After 48 hours of intense and ferocious backlash, the vaunted Super League has already gone up in flames.
Late this evening, all six Premier League clubs, Arsenal, Manchester United, Manchester City, Liverpool, Chelsea, and Liverpool, announced their withdrawal from the endeavor.
It’s a sensational u-turn from the English sides after they, along with Real Madrid, Barcelona, Atletico Madrid, Inter, Milan, and Juventus, announced their intentions to join the breakaway league.
As a result, the Super League announced that it is reconsidering the next steps to take.
The European Super League is convinced that the current status quo of European football needs to change.
We are proposing a new European competition because the existing system does not work. Our proposal is aimed at allowing the sport to evolve while generating resources and stability for the full football pyramid, including helping to overcome the financial difficulties experienced by the entire football community as a result of the pandemic. It would also provide materially enhanced solidarity payments to all football stakeholders.
Despite the announced departure of the English clubs, forced to take such decisions due the pressure out on them, we are convinced our proposal is fully aligned with European law and regulations as was demonstrated today by a court decision to protect the Super League from third party actions.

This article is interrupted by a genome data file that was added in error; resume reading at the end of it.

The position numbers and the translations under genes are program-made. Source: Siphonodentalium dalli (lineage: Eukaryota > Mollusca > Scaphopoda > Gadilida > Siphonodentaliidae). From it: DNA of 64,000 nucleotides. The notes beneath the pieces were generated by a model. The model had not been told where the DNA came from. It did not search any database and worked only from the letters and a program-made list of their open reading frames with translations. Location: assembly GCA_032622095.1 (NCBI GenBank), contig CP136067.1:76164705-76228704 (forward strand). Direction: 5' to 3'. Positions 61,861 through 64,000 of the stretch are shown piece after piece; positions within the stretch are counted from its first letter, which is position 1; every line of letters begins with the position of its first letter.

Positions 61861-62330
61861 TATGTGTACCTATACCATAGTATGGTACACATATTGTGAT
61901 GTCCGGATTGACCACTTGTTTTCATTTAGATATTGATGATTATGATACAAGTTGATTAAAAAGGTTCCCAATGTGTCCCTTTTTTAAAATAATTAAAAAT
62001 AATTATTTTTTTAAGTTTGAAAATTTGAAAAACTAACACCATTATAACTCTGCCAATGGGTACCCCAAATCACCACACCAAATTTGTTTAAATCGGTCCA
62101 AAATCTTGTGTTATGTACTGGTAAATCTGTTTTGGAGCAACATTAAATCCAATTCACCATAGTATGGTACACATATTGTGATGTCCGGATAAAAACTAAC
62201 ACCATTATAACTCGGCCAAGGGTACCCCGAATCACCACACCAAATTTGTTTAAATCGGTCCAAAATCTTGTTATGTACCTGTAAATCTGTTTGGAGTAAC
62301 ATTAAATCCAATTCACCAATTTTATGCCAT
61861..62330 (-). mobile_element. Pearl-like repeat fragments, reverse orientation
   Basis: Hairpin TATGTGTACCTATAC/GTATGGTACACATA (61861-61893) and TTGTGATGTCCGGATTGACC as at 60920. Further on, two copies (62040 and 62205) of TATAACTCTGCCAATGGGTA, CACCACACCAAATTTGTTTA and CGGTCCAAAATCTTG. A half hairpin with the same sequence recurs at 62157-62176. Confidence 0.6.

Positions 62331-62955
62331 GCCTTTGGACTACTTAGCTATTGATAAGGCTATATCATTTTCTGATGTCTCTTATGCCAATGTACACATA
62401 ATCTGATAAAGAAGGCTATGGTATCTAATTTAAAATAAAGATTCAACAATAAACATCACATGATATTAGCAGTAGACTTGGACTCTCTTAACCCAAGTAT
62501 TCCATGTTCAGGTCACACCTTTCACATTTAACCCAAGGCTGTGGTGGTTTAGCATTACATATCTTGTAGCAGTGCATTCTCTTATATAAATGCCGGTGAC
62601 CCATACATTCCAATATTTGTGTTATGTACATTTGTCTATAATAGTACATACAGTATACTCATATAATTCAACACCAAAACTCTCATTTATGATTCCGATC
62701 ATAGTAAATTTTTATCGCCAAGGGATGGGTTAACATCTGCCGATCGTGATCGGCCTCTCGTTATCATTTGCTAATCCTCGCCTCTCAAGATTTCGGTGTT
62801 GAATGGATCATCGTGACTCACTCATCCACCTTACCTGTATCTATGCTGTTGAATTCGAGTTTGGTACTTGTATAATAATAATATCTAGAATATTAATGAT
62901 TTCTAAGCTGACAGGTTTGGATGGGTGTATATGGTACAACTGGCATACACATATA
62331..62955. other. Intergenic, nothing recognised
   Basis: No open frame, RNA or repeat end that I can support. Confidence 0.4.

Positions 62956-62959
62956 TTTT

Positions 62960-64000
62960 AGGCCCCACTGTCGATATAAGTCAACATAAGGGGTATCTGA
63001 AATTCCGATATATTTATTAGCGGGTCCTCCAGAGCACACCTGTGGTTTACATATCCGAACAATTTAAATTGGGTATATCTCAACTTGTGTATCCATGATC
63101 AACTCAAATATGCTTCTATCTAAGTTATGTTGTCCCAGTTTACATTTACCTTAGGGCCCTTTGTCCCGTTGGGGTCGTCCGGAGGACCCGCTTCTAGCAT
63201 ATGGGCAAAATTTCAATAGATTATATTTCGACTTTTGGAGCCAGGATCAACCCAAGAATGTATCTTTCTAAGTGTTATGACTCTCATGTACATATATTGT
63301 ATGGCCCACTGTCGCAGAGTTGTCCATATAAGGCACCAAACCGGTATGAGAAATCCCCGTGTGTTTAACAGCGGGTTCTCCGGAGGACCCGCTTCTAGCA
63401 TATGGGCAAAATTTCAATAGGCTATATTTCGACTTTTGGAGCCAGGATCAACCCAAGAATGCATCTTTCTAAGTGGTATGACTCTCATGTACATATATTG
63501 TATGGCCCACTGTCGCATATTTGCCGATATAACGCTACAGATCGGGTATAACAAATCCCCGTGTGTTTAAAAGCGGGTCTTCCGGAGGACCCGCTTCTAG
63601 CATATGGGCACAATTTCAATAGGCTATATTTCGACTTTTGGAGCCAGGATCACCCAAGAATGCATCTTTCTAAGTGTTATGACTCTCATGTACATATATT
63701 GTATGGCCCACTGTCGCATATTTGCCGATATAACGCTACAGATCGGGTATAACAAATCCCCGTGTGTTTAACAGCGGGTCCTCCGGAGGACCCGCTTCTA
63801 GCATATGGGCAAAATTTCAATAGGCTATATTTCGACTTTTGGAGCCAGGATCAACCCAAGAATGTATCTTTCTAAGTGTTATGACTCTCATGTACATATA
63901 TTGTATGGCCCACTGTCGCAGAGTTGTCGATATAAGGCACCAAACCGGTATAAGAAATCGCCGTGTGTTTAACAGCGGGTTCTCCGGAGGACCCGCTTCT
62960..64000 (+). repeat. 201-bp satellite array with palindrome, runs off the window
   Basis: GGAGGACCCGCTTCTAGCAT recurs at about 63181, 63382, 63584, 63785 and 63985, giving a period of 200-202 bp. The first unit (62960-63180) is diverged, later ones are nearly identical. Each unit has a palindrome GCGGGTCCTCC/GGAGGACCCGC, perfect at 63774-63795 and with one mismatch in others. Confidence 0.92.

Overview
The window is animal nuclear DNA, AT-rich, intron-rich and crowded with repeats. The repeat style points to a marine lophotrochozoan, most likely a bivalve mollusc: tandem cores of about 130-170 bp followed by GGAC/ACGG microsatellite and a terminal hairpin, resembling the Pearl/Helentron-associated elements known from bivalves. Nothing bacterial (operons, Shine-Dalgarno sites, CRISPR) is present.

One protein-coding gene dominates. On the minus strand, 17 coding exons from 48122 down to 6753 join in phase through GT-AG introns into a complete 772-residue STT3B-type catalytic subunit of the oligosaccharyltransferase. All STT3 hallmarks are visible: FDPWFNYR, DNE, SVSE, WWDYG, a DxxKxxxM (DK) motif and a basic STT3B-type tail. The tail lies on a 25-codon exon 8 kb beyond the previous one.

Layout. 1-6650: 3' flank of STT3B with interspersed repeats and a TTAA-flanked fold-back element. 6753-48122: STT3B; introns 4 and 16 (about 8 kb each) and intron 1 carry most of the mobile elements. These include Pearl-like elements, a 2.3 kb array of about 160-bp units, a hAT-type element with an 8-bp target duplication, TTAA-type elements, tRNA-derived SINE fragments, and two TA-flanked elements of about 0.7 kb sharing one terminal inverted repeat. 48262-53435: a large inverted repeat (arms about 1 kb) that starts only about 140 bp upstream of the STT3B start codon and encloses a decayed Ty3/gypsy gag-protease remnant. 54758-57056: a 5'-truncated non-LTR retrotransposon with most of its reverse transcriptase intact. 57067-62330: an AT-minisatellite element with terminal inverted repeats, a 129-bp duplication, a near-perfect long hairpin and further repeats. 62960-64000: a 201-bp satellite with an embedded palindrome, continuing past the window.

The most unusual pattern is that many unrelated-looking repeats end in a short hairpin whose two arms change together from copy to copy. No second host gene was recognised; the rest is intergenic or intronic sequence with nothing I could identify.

Given the current circumstances, we shall reconsider the most appropriate steps to reshape the project, always having in mind our goals of offering fans the best experience possible while enhancing solidarity payments for the entire football community.
The news is a major blow and a gigantic humiliation for presidential duo Andrea Agnelli and Florentino Pérez, the primary antagonists behind the endeavor.
The pair were the targets of heavy criticism after the competition was unveiled on Sunday evening. It remains to be seen what the future holds for the pair, but many believe they will follow in the footsteps of Manchester United executive, Ed Woodward, who resigned from his post today.
Nearly every club throughout Europe, including Roma, came out in staunch opposition of the venture, labeling it a “closed system.”
A statement released by the Giallorossi read, “We would like to address our incredible fans and supporters on the recent announcement of a breakaway ‘super league.’ AS Roma is strongly opposed to this ‘closed’ system, as it fundamentally flies in the face of the spirit of the game that we all love.”
“Some things are more important than money, and we remain firmly committed to Italian football on a domestic level, and to fair, open European competitions for all. We look forward to continuing to work with Lega Serie A, the Italian Federation, ECA and UEFA to grow and develop the game of football in Italy and around the world.”
“Fans and grassroots football are at the core of our sport, and this must never be forgotten.”